Provide examples and detail.Your reference cannot be a string of conclusions. Instead, you need to support your statements with detail. It’s okay to say, “Terri is a tremendous worker,” but it’s better to explain why you think Terri is dedicated.
- For example, you can write something like this: “Terri is a tremendous worker. During the first six months, she did the work of two people when her co-worker was out on maternity leave. Terri came into the office on Saturdays and stayed late most days of the week. For example, when a client needed an emergency presentation, she was able to pull it together in about a week when two or three weeks is standard.”
- Remember to tell the truth. You might be excited to help someone out. Nevertheless, your glowing recommendation must be factual.Make sure you can back up everything you say with evidence, such as stellar performance reviews.
Conclude your reference letter.Sum up your impressions of the candidate and enthusiastically recommend them for the job. Include your phone number or email so that the hiring manager can call you with follow-up questions.
Revise your letter.A poorly-written letter reflects badly on you and the candidate. Put the letter aside for a couple days and then analyze it afresh. Rewrite awkward sentences and provide more detail if necessary.
- Proofread it to catch typos, missing words, etc. Also ask someone else to read the letter. A second set of eyes can catch small errors.
- When the letter is finished, print it off and sign it. Hold onto a copy for your records.
Give an oral reference instead.Often, a letter isn’t necessary. Instead, the candidate will put your name down on a list and the hiring manager will call. You should still prepare by reviewing the person’s resume and performance evaluations.
- If the manager asks something you don’t know, then say so. For example, you might be asked about the person’s salary when you didn’t have access to that information.
- Some hiring managers might try to obtain information they shouldn’t. For example, they might ask questions about the candidate’s religion or marital status. You should decline to answer questions of this nature, since they are illegal.
- You are likely to be asked about a person’s weaknesses in a telephone call. Identify something that the person has worked to correct. For example, you can say, “Terri didn’t have much experience working with spreadsheets when she started, but she took several courses.”
Handling Negative References
Try to get out of providing a negative reference.If you can’t give someone a positive reference, then try to decline. This can be difficult. You might never have been honest with the person that you didn’t think they were a good employee and now you find it difficult to let them know.
- Claim to be too busy. Apologize but state you’re swamped and can’t handle a reference right now. This is a good excuse if you’re asked to write a reference.
- If the person no longer works with you, gently remind them that more recent employers would make better references.
- Ideally, you will simply say, “I’m sorry, I can’t give you a positive reference, John” or something to that effect. This puts the person on notice that they shouldn’t put you down as a reference.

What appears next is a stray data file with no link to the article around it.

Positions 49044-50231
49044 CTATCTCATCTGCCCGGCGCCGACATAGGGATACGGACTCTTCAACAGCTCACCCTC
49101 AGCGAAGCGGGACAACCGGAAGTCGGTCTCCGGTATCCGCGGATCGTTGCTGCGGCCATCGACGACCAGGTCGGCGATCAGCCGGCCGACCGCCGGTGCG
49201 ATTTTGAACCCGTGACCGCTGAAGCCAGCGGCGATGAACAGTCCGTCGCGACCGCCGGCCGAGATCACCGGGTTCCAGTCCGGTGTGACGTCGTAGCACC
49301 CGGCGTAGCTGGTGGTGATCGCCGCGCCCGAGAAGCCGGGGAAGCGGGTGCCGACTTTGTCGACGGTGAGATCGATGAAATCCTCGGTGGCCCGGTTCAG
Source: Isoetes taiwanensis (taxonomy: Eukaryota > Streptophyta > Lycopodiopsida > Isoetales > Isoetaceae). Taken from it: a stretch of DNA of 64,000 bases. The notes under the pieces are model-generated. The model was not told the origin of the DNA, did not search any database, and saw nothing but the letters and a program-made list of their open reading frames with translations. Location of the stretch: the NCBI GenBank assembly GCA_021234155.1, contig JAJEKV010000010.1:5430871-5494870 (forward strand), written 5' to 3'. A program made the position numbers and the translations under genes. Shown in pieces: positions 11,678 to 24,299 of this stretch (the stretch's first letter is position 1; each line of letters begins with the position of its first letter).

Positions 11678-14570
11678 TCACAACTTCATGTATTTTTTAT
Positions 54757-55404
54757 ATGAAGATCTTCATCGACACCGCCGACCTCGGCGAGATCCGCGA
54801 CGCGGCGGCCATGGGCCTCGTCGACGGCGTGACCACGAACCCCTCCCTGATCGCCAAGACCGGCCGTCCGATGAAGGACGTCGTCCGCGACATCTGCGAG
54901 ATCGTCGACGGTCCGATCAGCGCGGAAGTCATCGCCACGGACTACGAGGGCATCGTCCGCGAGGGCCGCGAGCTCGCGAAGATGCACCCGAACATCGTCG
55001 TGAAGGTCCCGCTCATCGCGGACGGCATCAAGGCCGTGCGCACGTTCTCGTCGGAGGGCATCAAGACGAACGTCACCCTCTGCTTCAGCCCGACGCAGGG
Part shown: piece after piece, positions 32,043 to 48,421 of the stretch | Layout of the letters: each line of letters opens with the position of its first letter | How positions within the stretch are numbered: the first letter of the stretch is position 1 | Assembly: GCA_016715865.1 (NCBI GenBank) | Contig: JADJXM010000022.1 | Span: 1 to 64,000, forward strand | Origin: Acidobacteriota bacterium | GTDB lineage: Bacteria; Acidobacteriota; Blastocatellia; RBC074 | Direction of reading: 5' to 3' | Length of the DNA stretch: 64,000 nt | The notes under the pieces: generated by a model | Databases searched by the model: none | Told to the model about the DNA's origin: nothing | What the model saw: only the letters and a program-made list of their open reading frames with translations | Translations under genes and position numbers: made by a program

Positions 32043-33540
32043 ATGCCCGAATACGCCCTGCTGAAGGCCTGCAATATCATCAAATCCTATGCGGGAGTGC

Agree to provide basic information.You can always agree to provide only basic information. This is the easiest information to provide and protects you legally from a lawsuit. For example, agree to provide only the following:
- job titles
- dates of employment
- final salary
Consult with an attorney.Some employers have been sued for defamation for providing negative reviews which cost someone a job. Defamation is a false statement that intentionally harms someone’s reputation.If a bad employee has asked for a reference, you should meet with your lawyer.
- If your business doesn’t have a lawyer, then get a referral from your local or bar association.Ask for a lawyer who specializes in labor and employment.
- Discuss your options with the lawyer. Your options will be limited based on the law in your area.
Be accurate.Truth is a defense to defamation, so you can protect yourself by always being accurate. Look through the employee’s performance reviews and personnel file to see if there are notes about the employee’s bad behavior. This evidence can help back up what you are writing.
- The hiring manager is also entitled to an accurate reference. In fact, if you commit a misrepresentation, you could be sued.For example, you can’t accidentally claim an employee was a supervisor when she wasn’t.
Have the candidate sign a release.You can protect yourself legally by requiring the candidate to sign a release of liability. You can find samples online. With a release, the person agrees not to hold you responsible if they don’t get the job.
- The key language in a release is the following: “I hereby release ABC Corporation, and its employees and officers, from any claims, damages, or liabilities of any kind, that may directly or indirectly result from the release, use, or disclosure of such information by any person or party arising from the employment reference.”
Draft a company reference policy.Your employees should know your reference policy. Draft one and publish it in your employee handbook or manual. For example, you might create a company policy only to provide basic information about employment unless the person signs a waiver form.
- Consult with a labor and employment lawyer to discuss the ideal policy for your company.
- For example, you might want all references to come through one person in Human Resources.This person should enter reference requests in a log so that you can track them.
Video: Using APA style for references and citations
Roseanne Blames Ambien for Her Racism, But Doctors Arent Having It
Tools All Home Cooks Should Own
A New Technique Allows Surgeons to Operate on the Tiniest Patients
Carb Cycling: Everything You Need To Know About The Pro-Pasta Diet Plan
Samantha Cameron faces criticism from PETA
How to Cool Cakes
3 Chic Holiday Hairstyles Tutorials: Updo Hair Styles
Skin Icing: How This Chilly Facial Beautifies Skin
This Tahoe Ski Retreat Is Your Ultimate Bachelor Pad In The Snow
Money Mistakes Worth Making